Originally, the intention of Canadian chef Demian Geneau was to bring his thriving “product-c” seafood distribution business into the Central Valley from its source point in Malpaís on the Nicoya Peninsula. Clients soon had other ideas, and the tiny venue in Santa Ana, southwest of San José, quickly became a successful bistro specializing in fresh fish dishes and its signature shucked oyster platters, as well as being an outlet for top-quality catch-of-the-day purchases and, more recently, a selection of smoked fish. With a liquor license in place and after expansion next door, product-c Santa Ana continues to fill its tables with lunch and dinner customers.
In early April, Geneau took a whopping step up and out with the inauguration of a product-c in Avenida Escazú, the trendy commercial-center extravaganza bringing together high-end boutiques, movie theaters, restaurants, offices and hotels along the Próspero Fernández Highway in the western suburb of Escazú.
The new product-c location is custom-built to create an edgy, urban fish-market ambience, with indoor-outdoor table arrangements either side of sliding-glass wall panels, and a marble-topped bar adjacent to the highly visible prep and plating area. Decor supports the minimalist industrial look with a black ceiling, metal and wood textures and concrete floor tiling. Forget linen cloths and flowers – this is cutlery buckets on the bare tables and skimpy paper serviettes. Our outside table lacked sufficient light to read the menu, which had to be perused indoors, and the space heaters were a necessity against the chilling breeze.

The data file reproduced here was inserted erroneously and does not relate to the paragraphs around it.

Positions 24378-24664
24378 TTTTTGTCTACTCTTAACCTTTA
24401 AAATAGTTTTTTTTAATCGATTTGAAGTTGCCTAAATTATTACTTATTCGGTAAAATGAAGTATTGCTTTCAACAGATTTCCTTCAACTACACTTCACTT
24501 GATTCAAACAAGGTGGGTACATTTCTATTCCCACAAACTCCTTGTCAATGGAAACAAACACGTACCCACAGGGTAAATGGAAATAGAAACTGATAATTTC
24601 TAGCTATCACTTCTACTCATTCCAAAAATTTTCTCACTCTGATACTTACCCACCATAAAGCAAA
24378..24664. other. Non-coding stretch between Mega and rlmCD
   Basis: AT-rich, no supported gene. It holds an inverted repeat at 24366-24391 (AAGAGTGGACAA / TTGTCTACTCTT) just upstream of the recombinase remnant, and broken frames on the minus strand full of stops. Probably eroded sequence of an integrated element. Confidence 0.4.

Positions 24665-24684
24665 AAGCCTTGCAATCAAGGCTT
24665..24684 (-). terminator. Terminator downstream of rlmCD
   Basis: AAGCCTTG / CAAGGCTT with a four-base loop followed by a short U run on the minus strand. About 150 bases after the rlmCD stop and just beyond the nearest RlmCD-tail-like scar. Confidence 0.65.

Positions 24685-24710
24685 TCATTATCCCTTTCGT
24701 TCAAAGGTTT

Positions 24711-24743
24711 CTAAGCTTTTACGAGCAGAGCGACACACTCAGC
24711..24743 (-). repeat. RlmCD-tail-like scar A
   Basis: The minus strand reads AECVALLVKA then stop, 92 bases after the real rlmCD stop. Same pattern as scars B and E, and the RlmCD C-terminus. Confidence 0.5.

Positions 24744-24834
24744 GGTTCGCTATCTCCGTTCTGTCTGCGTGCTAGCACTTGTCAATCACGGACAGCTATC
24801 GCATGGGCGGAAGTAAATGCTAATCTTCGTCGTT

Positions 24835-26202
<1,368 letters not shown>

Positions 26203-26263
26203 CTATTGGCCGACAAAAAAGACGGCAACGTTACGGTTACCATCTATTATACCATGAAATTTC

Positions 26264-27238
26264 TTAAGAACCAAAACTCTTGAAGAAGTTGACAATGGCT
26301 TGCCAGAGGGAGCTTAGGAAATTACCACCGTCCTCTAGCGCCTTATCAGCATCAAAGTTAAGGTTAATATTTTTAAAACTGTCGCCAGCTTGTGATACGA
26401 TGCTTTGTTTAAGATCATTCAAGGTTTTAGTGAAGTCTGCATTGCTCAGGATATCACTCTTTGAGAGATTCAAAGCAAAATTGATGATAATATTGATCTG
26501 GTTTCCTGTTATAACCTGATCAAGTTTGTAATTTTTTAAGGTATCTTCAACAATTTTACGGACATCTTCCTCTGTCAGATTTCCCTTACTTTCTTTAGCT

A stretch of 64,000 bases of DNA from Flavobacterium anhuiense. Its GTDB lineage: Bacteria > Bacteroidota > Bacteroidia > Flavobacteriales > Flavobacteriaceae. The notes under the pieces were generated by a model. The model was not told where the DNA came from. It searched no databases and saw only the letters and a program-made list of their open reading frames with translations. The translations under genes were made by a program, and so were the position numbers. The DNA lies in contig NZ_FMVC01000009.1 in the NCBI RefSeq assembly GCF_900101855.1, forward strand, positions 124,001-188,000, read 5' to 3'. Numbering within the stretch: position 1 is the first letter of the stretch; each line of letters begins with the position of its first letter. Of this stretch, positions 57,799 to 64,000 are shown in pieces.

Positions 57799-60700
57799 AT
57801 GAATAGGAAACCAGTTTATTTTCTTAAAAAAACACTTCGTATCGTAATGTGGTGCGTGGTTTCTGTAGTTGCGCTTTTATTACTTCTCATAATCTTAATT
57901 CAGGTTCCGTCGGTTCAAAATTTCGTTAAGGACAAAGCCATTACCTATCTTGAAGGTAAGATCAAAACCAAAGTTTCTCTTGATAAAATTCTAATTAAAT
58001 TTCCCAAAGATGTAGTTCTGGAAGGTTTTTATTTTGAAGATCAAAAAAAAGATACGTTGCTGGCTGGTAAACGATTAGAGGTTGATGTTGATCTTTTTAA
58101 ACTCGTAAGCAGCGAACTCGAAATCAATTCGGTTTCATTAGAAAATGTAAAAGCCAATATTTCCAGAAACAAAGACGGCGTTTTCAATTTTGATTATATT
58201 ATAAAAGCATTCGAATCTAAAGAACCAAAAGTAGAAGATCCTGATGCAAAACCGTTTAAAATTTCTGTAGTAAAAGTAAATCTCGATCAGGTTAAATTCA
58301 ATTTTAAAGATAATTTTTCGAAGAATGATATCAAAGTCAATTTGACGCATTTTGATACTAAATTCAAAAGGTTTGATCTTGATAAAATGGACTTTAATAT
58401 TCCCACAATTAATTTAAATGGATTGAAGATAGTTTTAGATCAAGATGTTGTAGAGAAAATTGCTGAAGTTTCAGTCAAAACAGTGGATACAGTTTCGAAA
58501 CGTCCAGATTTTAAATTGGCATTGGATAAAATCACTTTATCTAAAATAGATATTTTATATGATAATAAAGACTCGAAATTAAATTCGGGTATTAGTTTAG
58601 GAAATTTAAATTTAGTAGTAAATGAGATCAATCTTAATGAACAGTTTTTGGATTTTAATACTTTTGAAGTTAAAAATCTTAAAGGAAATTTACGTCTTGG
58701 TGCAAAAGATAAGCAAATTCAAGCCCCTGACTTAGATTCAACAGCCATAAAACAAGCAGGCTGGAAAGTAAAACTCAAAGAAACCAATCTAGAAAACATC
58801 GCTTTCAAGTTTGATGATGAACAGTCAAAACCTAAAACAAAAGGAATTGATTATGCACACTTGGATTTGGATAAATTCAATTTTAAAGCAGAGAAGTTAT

But onto the food.
Just two months into service, the new product-c offers a fun and enticing array of choices. We all ordered oysters, which were sea-salty fresh but tiny, so we each got seven half-shells on our orders of six (₡6,000/$12 including tax). The accompanying vinaigrette, ponzu sauce and pear-mignonette dip sauces were deemed superfluous and only added to the table clutter, to the point where we requested an extra table to accommodate all the “stuff.”
The board specials worked very well on the whole (about ₡6,500-10,000/$13-20). My seared snapper over camote (sweet potato) slices with passion fruit and mango sauce was a successful mix of flavors, and the Thai mackerel brought raves for texture and spiciness. The delicately cooked salmon perched on huge mounds of mandolin-sliced potatoes, enough for three, in a vague leek and smoked trout sauce rather overawed another companion. The reactions from the à la carte group suggest that this menu needs more time to reach excellence. The chips in the fish-and-chips were fried at too low a heat and were mushy, but the fish was crispy and plentiful (₡5,700/$11.40). The tuna burger was overseasoned with cumin, overpowering its naturally subtle taste (₡7,000/$14).
The desserts were a great success, with special kudos for the pecan pie (₡2,400/$4.80) and little ramekin of chocolate mousse (₡2,600/$5.20).
The wine menu embraces New and Old World, not outrageous in price, with several very quaffable per-glass options (₡2,900-3,600/$5.80-7.20). But do try the delectable microbrewery draft beers, made by Costa Rica’s Craft Brewing Company in Cartago, east of the capital. They are a pleasing feature, and the dark Segua Red Ale is a delight (₡2,300/$4.60 for 16 ounces).
To sum up, product-c Avenida Escazú is getting used to its new home and undoubtedly will soon settle into its menu.
product-c Avenida Escazú
Location: Avenida Escazú commercial center, on Próspero Fernández Highway in Escazú.
Hours: Tuesday to Saturday, noon to 11 p.m.; Sunday to Monday, noon to 6 p.m. Afternoon light menu offered daily from 3:30 to 6 p.m. (Hours for product-c Santa Ana, 150 m north of the Red Cross, are Tuesday to Saturday, 10:30 a.m. to 10 p.m.; Sundays, 10:30 a.m. to 4 p.m.; closed Mondays.)